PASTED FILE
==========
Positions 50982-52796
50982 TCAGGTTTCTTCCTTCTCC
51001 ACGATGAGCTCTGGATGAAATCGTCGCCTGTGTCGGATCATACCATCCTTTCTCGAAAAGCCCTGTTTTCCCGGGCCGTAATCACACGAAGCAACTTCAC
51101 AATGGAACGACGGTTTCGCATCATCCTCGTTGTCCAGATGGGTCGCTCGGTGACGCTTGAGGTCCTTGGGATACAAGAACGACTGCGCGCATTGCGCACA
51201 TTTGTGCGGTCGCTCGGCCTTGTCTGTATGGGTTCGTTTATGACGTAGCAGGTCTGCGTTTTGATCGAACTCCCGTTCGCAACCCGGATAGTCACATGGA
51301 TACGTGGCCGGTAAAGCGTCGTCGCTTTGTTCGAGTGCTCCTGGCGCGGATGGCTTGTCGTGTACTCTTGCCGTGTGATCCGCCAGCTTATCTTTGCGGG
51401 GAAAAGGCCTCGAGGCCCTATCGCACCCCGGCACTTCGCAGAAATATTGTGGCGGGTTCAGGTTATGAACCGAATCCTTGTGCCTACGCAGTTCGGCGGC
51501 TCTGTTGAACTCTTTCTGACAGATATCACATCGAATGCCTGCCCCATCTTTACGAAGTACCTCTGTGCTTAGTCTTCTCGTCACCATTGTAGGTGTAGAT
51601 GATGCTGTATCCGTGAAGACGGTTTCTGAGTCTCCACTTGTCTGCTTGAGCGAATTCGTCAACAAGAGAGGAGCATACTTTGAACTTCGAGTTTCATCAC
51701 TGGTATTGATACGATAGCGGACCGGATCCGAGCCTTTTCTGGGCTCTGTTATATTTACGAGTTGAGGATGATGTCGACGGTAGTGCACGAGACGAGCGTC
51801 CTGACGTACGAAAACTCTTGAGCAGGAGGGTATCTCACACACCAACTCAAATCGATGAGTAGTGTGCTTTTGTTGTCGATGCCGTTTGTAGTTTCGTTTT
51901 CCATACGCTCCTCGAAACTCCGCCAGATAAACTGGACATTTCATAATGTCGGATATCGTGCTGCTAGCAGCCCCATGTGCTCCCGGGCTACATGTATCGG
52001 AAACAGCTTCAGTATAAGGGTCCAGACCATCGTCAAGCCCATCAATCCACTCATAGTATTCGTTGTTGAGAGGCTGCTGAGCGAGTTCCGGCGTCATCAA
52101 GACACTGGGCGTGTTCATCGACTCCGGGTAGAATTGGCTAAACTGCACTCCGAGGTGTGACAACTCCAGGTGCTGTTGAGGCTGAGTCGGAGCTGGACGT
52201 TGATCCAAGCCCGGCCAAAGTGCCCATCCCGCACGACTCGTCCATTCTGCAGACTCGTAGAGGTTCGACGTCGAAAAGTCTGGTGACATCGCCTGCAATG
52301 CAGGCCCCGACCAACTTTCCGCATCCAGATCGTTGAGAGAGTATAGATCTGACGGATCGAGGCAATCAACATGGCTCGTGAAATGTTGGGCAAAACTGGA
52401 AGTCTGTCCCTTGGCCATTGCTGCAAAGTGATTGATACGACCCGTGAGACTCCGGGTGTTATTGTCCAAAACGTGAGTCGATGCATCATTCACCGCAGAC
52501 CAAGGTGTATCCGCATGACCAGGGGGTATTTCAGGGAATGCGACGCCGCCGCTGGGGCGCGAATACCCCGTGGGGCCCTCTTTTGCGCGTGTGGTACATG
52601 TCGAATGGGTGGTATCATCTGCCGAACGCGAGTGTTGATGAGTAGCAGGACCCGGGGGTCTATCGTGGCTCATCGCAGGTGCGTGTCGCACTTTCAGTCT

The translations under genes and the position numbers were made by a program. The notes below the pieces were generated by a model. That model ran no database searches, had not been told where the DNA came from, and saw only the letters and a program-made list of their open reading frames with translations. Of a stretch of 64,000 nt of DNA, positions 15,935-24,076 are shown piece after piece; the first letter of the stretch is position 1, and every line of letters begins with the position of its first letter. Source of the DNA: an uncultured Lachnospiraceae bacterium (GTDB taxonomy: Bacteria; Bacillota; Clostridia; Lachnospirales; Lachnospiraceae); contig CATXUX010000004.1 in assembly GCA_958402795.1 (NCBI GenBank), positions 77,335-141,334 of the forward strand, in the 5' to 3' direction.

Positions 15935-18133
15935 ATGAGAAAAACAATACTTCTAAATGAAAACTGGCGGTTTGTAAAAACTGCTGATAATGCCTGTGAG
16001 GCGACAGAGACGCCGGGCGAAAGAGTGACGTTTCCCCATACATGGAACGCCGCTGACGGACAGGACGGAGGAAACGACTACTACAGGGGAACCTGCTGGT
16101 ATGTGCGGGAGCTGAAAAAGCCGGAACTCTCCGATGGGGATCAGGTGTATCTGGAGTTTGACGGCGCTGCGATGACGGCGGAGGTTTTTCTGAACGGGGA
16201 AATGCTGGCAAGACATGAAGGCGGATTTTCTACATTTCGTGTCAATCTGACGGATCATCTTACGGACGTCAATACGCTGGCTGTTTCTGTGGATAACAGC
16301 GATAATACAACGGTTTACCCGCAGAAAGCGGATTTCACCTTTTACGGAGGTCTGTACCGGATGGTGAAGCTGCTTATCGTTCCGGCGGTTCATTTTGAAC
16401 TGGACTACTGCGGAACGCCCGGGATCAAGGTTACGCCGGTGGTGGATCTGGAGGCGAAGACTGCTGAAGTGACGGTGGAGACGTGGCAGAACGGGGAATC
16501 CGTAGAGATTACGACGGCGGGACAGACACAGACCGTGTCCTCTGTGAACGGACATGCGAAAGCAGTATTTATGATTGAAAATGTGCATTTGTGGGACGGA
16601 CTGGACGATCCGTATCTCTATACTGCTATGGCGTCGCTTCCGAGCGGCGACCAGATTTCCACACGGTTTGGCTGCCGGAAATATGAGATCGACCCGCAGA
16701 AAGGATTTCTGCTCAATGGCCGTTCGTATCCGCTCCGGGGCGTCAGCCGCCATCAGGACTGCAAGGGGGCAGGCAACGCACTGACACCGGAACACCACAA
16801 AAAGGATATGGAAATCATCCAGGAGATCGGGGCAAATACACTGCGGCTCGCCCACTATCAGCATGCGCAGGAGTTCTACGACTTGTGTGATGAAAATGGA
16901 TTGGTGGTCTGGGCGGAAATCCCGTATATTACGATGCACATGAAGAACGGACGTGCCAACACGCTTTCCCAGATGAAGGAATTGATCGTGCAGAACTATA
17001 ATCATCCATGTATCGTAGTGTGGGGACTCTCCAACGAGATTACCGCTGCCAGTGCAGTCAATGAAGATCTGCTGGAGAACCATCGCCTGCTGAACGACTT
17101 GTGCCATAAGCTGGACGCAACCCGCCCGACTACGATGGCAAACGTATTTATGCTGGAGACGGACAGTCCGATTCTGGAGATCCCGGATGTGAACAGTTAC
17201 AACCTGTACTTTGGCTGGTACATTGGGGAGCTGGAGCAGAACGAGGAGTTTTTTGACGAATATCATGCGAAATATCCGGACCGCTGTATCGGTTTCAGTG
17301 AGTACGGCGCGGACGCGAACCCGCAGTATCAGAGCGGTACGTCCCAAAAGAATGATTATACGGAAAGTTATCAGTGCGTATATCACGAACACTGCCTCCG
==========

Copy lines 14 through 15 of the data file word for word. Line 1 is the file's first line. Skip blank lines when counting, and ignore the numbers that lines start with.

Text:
52101 GACACTGGGCGTGTTCATCGACTCCGGGTAGAATTGGCTAAACTGCACTCCGAGGTGTGACAACTCCAGGTGCTGTTGAGGCTGAGTCGGAGCTGGACGT
52201 TGATCCAAGCCCGGCCAAAGTGCCCATCCCGCACGACTCGTCCATTCTGCAGACTCGTAGAGGTTCGACGTCGAAAAGTCTGGTGACATCGCCTGCAATG